Since April 2010, the largest overall contribution to the 12-month inflation rate has come from recreation and culture. The contribution from this group increased between March and April 2020 to stand at 0.31 percentage points. Prices for data-processing equipment, computer games, games consoles and children’s toys rose in April 2020 – unlike the March to April falls observed in recent years – partly as a result of the restrictions caused by the coronavirus (COVID-19) pandemic.

The contribution from recreation and culture has fluctuated since April 2020, mainly because of price movements for computer games and consoles both in 2020 and the equivalent months in 2019. For January 2021, the contribution from recreation and culture remained unchanged from December 2020, at 0.35 percentage points, equalling the level in August 2020. This was the joint-highest level since February 2019.

Despite the contribution from transport showing more variation than any other group over the last two years, its contribution was comparatively stable between September and November 2020, with the 12-month inflation rate for the group at or just above 1.0%. However, two months of increasing growth (1.9% and 2.3% in December 2020 and January 2021, respectively) has seen the contribution from transport reach 0.27 percentage points in January 2021 – its highest level since June 2019.

The contribution from clothing and footwear to the headline rate has mostly been negative over the last two years. Within the year, prices normally follow a clear seasonal pattern, rising over the period from January to May, then falling between May and July as items are placed on sale in preparation for the arrival of autumn product ranges. Prices then tend to rise until further sales in December and January.

Throughout 2020, we have seen clothing and footwear prices follow a different pattern compared with previous years. We recorded increased discounting during March and April 2020, probably in response to the lockdown, then prices were relatively stable (compared with previous years) to August 2020. Between August and October 2020, prices broadly increased as usual, but this has been followed by a fall between October and November 2020, because of notable sales in November as many areas went into lockdown.

Despite clothing prices rising slightly in December 2020, prices fell by 4.6% between December 2020 and January 2021 as a result of increased discounting. This meant the downward contribution to the CPIH 12-month inflation rate from the clothing and footwear group increased in magnitude to 0.22 percentage points in January 2021.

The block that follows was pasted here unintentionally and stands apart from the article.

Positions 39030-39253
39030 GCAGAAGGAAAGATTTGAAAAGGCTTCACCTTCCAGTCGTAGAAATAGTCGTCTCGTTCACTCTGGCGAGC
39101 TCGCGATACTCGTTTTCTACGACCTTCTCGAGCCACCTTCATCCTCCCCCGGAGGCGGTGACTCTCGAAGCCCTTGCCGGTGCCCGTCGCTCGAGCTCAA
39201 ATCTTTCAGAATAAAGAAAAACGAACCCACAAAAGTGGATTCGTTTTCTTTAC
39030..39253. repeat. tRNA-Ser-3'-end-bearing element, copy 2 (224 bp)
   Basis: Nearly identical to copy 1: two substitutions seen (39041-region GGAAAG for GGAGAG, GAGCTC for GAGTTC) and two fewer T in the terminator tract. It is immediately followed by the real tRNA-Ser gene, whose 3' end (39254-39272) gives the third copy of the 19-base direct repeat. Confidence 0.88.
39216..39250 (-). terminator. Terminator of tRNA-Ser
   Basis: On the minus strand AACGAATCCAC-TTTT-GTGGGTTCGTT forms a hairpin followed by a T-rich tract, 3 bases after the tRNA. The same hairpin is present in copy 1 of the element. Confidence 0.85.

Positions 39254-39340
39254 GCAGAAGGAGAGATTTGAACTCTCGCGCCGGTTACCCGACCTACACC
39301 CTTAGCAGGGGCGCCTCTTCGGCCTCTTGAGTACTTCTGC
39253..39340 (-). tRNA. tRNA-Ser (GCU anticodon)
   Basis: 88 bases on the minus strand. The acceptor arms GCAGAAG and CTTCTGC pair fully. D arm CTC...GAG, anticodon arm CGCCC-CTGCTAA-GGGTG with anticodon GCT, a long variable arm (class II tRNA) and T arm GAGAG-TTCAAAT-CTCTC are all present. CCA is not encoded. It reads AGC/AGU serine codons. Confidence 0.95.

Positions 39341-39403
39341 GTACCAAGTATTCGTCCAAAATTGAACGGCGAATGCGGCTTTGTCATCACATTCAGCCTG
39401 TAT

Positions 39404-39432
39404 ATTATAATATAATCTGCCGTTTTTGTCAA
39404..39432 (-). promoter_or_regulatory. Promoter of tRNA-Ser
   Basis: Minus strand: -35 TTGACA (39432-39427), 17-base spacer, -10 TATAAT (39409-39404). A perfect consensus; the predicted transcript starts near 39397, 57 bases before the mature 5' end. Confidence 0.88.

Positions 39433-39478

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4. Contributions to change in the CPIH 12-month inflation rate

Figure 3 shows how each of the main groups of goods and services contributed to the change in the Consumer Prices Index including owner occupiers’ housing costs (CPIH) 12-month inflation rate between December 2020 and January 2021. The corresponding figures for the Consumer Prices Index (CPI) can be found in column F of Table 26 in the Consumer price inflation dataset.

The largest upward contribution (of 0.08 percentage points) to the change in the CPIH 12-month inflation rate, between December 2020 and January 2021, came from the furniture, household equipment and maintenance division. Prices overall fell by 1.6% between December 2020 and January 2021, compared with a larger fall of 3.1% between December 2019 and January 2020.

The upward contributions came from across the division with the largest (of 0.04 percentage points) coming from furniture and furnishings, where there was reduced discounting to prices of leather settees and double beds. There were smaller upward contributions across the household textiles; household appliances, fitting and repairs; and glassware, tableware and household utensils groups, with the only standout movements coming from fitted sheets and duvets.

Restaurants and hotels made the second-largest upward contribution (of 0.07 percentage points) to the change in the CPIH 12-month inflation rate between December 2020 and January 2021. Prices, overall, were estimated to have risen by 0.9% between December 2020 and January 2021, compared with a fall of 0.1% between December 2019 and January 2020.

Within this group, there was a large upward effect (of 0.08 percentage points) coming from accommodation services (from overnight hotel accommodation) partially offset by a downward effect (of 0.02 percentage points) coming from catering services, which includes restaurants and cafes. As a result of the national lockdowns being in place during January 2021, many of the items in the restaurants and hotels category were unavailable to consumers in January and therefore the price movements have been imputed using the all-items CPI monthly and annual growth rates (for available items) as outlined in Coronavirus and the effects on UK prices.